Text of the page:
We’ve heard it from many sources: The tepid economy is creating problems for food banks nationwide.West Ohio Food Bank CEO Gary Bright says donations are down 40 percent overall. Corporate donations are down 80 percent.
It’s true in Bellingham, Washington, too. In a report from the January 26, 2013, Bellingham Herald, Linda Nageotte, president and CEO of the Seattle-based nonprofit Food Lifeline, wrote, “Finally, people should be aware of the food bought and wasted in their own households. Americans throw away 34 million tons of food – an average of 20 pounds a month for every single person in the country and 40 percent of all the food produced in the United States. If people donated the money they spent on surplus food to food banks instead, it would be enough to feed every hungry person in the nation – two times over.”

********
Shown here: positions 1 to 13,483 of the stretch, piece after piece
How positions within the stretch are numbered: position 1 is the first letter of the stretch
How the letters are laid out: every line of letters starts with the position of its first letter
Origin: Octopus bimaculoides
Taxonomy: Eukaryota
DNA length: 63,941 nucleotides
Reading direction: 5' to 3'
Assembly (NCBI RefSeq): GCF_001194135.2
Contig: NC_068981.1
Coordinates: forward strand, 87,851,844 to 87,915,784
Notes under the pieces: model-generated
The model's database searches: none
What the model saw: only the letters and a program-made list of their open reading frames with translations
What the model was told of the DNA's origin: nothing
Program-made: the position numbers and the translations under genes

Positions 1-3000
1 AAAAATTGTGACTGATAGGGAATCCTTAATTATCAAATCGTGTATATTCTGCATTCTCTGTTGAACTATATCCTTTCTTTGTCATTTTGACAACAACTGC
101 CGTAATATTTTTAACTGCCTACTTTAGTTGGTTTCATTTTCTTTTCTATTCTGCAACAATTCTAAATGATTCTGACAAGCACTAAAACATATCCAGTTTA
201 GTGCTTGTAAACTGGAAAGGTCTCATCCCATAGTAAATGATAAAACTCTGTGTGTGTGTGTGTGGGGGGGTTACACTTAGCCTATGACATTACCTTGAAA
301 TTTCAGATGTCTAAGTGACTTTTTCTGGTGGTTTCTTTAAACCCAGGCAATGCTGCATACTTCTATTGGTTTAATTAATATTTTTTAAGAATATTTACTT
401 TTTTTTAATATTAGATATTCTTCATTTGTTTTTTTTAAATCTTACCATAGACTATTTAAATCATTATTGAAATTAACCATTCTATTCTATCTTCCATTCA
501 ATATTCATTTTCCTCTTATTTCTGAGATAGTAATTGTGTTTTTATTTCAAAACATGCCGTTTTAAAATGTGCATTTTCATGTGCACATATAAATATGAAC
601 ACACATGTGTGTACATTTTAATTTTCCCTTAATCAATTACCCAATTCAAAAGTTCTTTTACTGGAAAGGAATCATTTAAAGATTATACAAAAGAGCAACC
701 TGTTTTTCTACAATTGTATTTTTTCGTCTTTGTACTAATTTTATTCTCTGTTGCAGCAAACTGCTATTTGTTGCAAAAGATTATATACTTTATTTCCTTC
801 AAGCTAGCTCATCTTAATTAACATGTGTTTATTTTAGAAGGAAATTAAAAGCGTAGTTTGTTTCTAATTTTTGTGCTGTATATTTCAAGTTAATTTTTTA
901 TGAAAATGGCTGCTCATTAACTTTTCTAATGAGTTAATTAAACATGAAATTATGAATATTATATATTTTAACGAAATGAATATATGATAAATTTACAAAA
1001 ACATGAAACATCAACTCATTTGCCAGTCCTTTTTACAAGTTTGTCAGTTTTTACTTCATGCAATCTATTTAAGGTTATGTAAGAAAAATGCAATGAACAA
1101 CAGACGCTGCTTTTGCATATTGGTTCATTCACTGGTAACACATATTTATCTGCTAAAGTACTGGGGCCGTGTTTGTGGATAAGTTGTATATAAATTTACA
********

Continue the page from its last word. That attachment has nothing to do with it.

The San Francisco Chronicle agrees that federal funding cuts have hurt the S.F. Food Bank. Having been denied federal funding for its food giveaway program for two years in a row, leaving the food bank depending on nonprofits, charities, and donations from others. “The need is there, and it keeps growing,” Tina Gonzales, coordinator of the Luteran Social Services Pantry said. “If we weren’t able to give out our food, there are people who would not be eating that day.”
What are food banks looking for? Here are some suggestions from OurFoodNews.